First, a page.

MOT test suspensions are being reviewed by the government and industry stakeholders but the current extension will not be lifted until it is safe. In a letter to the Independent Garage Association (IGA), the Transport Secretary revealed the DVSA continued to work with testers to develop guidance for a safe return.
However, he said members of the public and testers needed to feel safe when conducting an MOT exam with social distancing measures likely to be introduced.
The letter said: “As you will be aware, my officials are engaged in regular discussions with industry stakeholders, yourself included, to discuss the resumption of testing.
“We need to ensure that an MOT can be conducted safely with the lowest possible risk to people’s health, this includes both MOT staff and those going in for tests.
“The Driver and Vehicle Standards Agency has published guidance on conducting tests while adhering to social distancing measures, and they continue to work with testers to develop best practice guidance for these circumstances.
“The public need to feel safe going in for an MOT test, and those doing the testing need to feel safe.”
As part of lifting the current MOT extensions, Mr Shapps has hinted the government could introduce a policy making provisions for those who may be unable to attend a garage.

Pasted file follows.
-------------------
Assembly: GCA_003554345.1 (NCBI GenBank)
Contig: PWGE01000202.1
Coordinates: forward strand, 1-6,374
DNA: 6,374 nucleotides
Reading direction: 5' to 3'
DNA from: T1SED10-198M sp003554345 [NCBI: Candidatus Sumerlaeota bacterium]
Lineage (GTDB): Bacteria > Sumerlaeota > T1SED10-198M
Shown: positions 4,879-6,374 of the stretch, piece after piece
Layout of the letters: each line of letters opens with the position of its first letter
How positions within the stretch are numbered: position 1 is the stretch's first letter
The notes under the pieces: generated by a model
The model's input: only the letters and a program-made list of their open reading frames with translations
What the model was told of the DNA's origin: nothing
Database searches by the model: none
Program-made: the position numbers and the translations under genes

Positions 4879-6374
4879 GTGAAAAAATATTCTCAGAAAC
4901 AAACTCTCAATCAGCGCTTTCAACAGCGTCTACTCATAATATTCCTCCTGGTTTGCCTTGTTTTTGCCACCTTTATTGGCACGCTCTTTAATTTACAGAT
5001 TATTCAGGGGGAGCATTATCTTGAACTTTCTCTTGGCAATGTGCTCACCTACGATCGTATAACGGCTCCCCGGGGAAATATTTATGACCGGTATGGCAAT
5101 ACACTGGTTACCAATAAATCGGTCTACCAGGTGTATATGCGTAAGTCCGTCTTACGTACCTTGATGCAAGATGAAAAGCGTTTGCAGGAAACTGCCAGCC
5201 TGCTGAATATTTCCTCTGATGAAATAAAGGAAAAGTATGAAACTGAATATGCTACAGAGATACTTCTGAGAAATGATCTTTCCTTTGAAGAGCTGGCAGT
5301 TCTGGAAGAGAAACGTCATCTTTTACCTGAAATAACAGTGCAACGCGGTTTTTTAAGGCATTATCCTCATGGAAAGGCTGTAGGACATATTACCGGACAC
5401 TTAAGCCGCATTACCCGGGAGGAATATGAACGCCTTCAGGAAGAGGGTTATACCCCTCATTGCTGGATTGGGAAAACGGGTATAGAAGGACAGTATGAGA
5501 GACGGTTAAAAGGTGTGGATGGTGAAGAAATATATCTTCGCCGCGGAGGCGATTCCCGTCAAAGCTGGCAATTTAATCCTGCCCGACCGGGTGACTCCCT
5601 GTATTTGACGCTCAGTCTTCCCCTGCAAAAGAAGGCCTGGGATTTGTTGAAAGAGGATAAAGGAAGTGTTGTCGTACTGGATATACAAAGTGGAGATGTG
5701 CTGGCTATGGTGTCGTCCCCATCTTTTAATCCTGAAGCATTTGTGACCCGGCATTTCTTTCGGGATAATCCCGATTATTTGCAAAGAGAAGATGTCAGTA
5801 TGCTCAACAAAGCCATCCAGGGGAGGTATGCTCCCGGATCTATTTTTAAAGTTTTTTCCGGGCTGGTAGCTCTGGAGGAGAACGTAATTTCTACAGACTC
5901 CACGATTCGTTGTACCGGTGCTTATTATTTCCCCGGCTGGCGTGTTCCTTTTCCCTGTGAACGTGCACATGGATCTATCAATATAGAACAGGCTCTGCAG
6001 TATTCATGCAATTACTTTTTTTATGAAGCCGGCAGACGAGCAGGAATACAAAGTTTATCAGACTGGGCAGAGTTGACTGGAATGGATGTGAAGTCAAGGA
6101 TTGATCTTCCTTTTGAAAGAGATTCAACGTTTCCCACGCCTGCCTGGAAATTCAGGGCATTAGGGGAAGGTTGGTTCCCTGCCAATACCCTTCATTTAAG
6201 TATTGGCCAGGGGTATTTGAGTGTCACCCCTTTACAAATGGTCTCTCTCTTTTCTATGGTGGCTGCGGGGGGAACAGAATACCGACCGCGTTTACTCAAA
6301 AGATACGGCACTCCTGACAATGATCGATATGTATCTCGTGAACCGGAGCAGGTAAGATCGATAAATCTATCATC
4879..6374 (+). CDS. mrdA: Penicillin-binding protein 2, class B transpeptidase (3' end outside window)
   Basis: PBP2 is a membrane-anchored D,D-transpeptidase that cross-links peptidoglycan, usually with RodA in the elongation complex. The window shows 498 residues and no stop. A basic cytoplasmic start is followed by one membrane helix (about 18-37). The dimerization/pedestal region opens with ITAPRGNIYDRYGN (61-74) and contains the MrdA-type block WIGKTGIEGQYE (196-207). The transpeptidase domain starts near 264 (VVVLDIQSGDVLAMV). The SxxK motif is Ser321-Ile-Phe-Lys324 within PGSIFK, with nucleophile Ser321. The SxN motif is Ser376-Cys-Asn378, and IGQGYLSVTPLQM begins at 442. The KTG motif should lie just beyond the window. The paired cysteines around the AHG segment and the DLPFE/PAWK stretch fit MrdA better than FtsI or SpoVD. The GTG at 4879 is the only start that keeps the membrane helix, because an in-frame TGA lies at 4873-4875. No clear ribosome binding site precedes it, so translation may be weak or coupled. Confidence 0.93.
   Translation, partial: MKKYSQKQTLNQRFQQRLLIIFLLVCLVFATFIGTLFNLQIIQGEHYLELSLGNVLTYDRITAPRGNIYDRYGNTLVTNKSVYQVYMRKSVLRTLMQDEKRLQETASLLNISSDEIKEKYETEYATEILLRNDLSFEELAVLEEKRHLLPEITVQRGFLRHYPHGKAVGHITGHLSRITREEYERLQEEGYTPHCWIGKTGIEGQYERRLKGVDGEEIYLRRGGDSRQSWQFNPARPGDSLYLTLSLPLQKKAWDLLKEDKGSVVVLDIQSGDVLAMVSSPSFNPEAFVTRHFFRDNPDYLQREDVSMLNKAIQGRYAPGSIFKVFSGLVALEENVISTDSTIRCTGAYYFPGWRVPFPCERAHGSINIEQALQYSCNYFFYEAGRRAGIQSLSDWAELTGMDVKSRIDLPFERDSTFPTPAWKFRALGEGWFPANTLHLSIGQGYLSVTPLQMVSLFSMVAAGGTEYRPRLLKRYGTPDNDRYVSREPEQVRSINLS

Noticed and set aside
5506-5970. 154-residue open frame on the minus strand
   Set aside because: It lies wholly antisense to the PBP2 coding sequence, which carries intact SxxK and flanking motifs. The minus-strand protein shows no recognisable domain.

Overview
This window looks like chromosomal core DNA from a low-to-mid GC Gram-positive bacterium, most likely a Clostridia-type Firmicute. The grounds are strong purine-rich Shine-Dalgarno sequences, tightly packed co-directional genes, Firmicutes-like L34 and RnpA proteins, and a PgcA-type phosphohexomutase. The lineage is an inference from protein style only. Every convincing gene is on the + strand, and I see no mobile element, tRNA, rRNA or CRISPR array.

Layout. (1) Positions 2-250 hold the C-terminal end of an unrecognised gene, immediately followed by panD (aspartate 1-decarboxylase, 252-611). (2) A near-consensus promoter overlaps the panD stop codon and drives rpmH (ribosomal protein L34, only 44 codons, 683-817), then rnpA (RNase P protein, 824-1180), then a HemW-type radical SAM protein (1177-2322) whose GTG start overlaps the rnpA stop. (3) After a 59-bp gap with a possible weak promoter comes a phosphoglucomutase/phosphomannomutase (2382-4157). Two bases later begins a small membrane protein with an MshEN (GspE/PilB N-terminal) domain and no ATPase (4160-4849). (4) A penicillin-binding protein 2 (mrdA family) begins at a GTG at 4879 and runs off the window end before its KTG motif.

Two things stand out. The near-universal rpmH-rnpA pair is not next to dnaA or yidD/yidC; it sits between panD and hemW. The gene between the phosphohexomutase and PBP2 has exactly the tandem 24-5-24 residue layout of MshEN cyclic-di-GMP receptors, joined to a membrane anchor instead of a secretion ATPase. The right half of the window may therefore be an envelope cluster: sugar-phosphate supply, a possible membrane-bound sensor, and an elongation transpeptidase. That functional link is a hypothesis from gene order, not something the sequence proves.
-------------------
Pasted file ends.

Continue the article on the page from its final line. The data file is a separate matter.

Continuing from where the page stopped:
Mr Shapps said a “robust system,” was needed for those who are in isolation so that they were not penalised for not attending.
MOT tests are a legal requirement in the UK and under usual circumstances failing to have a policy can have dramatic consequences.
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It is illegal to drive a car without an MOT certificate in the UK with those evading the rules set to be stopped and fined by police officers.
Motorists could lose their car insurance cover and make them unable to apply for car tax on a vehicle.
Mr Shapps’ letter added: “We also need to ensure that we have a robust system in place for those who are in self-isolation, or at risk, so they are not penalised if they are unable to leave their homes.
“When testing is reintroduced, it needs to be done when there is sufficient capacity, not only immediately, but also when those vehicles that have been excluded become due for testing.”
Stuart James, Chief Executive of the IGA claims “millions of faults” will be left “unrectified” if the full extension went ahead.
This was because the lockdown would see an increase of dangerous and unroadworthy cars on the road.
They have estimated around 580,000 cars will be running with illegal tyres with an extra 290,000 suffering similar issues by the end of the extension in September.
Mr James said: “Now that the public are being encouraged to go back to work and avoid using public transport where possible, the time is right to stop the MOT extension.
“With approximately one third of cars failing their initial MOT, millions of faults will be left unrectified if the full six-month extension goes ahead.
“Small defects that would have been found in the MOT test will worsen, not only leading to an increase in the number of dangerous cars on the road, but an increase in future repair costs for vehicle owners too.”
Published at Sun, 31 May 2020 19:41:00 +0000